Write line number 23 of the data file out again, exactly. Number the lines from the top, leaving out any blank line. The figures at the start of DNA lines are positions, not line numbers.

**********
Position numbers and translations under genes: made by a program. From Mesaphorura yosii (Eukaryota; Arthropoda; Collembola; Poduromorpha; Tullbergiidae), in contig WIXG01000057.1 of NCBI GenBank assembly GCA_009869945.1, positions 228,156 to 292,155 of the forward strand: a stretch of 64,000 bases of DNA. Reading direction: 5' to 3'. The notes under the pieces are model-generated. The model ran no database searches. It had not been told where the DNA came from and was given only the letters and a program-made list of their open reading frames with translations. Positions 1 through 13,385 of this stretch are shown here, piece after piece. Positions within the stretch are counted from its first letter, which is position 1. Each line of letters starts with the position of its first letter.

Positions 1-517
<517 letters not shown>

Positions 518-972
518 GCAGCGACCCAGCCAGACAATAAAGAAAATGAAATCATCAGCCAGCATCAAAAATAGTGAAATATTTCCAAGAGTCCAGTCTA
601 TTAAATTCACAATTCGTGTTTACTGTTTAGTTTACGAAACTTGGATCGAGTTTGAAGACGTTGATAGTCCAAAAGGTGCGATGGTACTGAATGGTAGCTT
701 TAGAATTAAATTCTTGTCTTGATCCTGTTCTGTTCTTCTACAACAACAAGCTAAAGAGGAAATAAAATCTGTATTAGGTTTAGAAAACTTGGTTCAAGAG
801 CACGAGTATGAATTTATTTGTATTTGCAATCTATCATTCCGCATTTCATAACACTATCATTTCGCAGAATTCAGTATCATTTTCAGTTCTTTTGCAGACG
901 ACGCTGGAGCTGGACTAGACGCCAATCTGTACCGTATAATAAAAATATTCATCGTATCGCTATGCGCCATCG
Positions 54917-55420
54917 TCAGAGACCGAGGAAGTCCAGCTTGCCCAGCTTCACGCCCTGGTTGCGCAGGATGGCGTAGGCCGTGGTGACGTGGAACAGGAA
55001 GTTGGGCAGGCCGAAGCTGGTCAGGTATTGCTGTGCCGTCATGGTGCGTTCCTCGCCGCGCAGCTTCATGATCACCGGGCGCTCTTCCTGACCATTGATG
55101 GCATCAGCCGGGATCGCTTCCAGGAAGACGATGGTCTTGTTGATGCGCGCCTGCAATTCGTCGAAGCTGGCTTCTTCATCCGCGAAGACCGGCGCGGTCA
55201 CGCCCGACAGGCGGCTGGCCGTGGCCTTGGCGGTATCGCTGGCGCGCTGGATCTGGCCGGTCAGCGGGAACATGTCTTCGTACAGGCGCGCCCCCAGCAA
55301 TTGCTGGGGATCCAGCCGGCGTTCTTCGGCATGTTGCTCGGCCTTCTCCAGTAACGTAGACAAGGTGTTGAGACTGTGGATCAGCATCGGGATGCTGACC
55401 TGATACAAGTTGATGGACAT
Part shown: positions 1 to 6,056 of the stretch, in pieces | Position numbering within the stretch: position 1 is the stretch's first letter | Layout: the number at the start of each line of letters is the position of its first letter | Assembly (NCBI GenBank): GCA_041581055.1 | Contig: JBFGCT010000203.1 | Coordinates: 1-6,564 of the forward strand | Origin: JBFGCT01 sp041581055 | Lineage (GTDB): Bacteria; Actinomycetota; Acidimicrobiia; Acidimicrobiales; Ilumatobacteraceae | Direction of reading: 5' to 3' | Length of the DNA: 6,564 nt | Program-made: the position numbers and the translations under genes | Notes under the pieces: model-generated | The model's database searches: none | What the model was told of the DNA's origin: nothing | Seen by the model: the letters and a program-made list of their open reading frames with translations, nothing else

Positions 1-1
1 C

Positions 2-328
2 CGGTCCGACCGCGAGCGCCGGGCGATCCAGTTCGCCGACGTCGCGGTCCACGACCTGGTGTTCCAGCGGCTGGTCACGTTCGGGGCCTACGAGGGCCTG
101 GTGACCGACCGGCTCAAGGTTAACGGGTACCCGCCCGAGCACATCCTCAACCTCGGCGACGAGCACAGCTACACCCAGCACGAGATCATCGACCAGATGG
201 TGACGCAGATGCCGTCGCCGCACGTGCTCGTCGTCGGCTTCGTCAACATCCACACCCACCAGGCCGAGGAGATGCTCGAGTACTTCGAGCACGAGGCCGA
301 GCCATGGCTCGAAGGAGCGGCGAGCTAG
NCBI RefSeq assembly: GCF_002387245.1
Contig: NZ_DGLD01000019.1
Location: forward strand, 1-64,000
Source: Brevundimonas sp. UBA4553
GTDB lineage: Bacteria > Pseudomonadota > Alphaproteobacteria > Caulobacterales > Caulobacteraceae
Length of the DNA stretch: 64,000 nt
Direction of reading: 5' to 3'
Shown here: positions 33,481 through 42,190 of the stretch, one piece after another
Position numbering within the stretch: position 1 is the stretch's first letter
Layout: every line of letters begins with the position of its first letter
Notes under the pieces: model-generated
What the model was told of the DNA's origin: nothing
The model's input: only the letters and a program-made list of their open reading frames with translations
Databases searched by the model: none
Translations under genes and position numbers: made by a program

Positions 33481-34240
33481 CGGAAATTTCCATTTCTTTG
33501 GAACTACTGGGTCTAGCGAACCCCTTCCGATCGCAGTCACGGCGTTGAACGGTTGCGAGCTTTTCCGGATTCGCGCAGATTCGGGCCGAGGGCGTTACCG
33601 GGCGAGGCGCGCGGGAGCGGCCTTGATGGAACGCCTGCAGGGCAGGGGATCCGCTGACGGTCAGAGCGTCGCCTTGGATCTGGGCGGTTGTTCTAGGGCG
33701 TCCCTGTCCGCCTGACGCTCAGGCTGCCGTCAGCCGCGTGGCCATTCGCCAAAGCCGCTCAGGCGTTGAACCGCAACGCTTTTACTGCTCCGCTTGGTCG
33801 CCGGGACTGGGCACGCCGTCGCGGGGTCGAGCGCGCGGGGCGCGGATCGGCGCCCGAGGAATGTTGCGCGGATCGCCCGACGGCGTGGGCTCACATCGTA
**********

201 TGACGCAGATGCCGTCGCCGCACGTGCTCGTCGTCGGCTTCGTCAACATCCACACCCACCAGGCCGAGGAGATGCTCGAGTACTTCGAGCACGAGGCCGA